At this point it may be important to point out that the money behind Beerwulf is brewing giant Heineken. In a business article published on line in Digital Business News in early 2019 Beerwulf, then CMO Marc Scholten, played down contact with the brewing giant Heineken to allay any suspicion that they might be pulling the strings on this nascent market. On the business website LinkedIn, he now lists his current position as urm…..Marketing Manager at the Heineken Company.

So far, so what. Brewing giant sees a business opportunity to grab a large chunk of a potentially huge new market utilising its own core product (many of the Beerwulf offer beers are brewed by…Heineken). Then, seeks to recover R&D investment by licensing the innovation,

Big companies, have big numbers, big collaborations and big resources. They became big in the first place for a reason. Do we imagine that they have written off the competition of whatever size as irrelevant? To the bigger players, independent breweries are a sign. A sign that things are changing. That their own stronghold is under attack, there is a movement afoot that threatens their monopoly and they need to innovate and take back control.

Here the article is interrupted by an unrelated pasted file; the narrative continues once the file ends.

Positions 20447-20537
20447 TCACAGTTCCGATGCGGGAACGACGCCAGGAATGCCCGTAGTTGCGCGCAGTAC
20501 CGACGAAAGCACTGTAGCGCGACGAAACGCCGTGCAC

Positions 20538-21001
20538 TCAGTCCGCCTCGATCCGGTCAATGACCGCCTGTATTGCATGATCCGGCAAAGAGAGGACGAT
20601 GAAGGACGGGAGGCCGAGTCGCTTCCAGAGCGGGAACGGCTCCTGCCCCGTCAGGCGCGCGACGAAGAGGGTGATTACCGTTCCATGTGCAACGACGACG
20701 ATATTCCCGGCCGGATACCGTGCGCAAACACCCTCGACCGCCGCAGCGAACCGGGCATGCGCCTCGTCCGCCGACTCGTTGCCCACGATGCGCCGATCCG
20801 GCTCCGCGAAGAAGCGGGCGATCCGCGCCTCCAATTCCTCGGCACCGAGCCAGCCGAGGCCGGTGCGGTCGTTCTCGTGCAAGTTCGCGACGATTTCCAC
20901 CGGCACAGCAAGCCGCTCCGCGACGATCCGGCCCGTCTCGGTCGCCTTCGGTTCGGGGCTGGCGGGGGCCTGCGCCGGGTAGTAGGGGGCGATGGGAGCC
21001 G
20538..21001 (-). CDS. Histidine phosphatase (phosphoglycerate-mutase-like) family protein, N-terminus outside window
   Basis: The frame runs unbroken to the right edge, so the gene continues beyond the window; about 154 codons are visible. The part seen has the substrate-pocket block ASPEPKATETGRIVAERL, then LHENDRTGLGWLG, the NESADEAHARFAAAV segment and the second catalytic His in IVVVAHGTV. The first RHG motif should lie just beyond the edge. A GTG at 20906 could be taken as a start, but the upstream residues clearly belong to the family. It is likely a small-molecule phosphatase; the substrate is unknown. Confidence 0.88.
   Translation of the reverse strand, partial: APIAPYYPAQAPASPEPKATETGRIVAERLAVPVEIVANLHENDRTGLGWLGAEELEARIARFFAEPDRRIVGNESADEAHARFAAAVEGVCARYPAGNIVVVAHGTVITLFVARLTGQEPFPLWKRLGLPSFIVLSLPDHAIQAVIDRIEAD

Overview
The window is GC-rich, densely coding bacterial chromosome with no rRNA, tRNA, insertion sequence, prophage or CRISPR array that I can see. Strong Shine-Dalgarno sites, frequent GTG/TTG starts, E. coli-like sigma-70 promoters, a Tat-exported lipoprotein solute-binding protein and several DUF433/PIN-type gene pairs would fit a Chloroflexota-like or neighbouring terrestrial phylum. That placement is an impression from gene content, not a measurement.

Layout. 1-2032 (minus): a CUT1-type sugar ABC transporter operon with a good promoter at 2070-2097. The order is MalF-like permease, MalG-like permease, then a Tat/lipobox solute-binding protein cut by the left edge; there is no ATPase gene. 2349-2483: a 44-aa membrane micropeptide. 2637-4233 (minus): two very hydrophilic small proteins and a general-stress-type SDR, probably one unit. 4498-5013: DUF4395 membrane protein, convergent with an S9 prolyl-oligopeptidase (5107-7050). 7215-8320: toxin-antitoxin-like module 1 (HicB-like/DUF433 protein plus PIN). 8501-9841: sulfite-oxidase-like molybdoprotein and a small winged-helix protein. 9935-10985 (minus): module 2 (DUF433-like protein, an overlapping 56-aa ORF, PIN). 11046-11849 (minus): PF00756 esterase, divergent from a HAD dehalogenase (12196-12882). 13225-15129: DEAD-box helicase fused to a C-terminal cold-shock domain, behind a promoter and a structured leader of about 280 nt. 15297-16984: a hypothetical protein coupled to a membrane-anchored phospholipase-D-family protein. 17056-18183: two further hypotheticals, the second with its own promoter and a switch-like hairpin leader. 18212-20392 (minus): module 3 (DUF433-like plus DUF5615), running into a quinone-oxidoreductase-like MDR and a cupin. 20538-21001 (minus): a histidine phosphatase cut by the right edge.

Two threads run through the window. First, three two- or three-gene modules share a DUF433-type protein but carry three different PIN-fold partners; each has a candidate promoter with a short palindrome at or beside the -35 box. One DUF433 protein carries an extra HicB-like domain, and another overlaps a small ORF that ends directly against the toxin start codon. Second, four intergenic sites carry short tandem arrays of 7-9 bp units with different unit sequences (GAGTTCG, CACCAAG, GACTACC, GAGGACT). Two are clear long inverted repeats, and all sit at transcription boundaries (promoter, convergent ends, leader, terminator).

As consumers and as craft drinks diversify, this is not the time to be giving an existing monopoly player the upper hand again.  TORPS are a great idea; we’d just recommend, swerving the current big company hook-up with Beerwulf and waiting until TORPS are available at all good supermarkets and beer outlets. Will that happen? C’mon, Heineken et al are volume companies. They are about size and how much volume they can shift. The most efficient way of achieving that is a licensing deal with the supermarkets – yes, it’s going to happen and probably sooner (when the sales target for Subs is looking good) rather than later.

This what we like to call the Budgerigar effect. Budgies can live for 10 years in captivity. If the pet shop sells you a budgie at cost or below, they may also sell you the cage and toys to keep the little chap happy. They can then look forward to ten long years of seed sales. If Heineken can sell enough Subs and they also control the TORP market (via a proxy) ….. it’s all happy days for the brewing giant. Photo by David Clode on Unsplash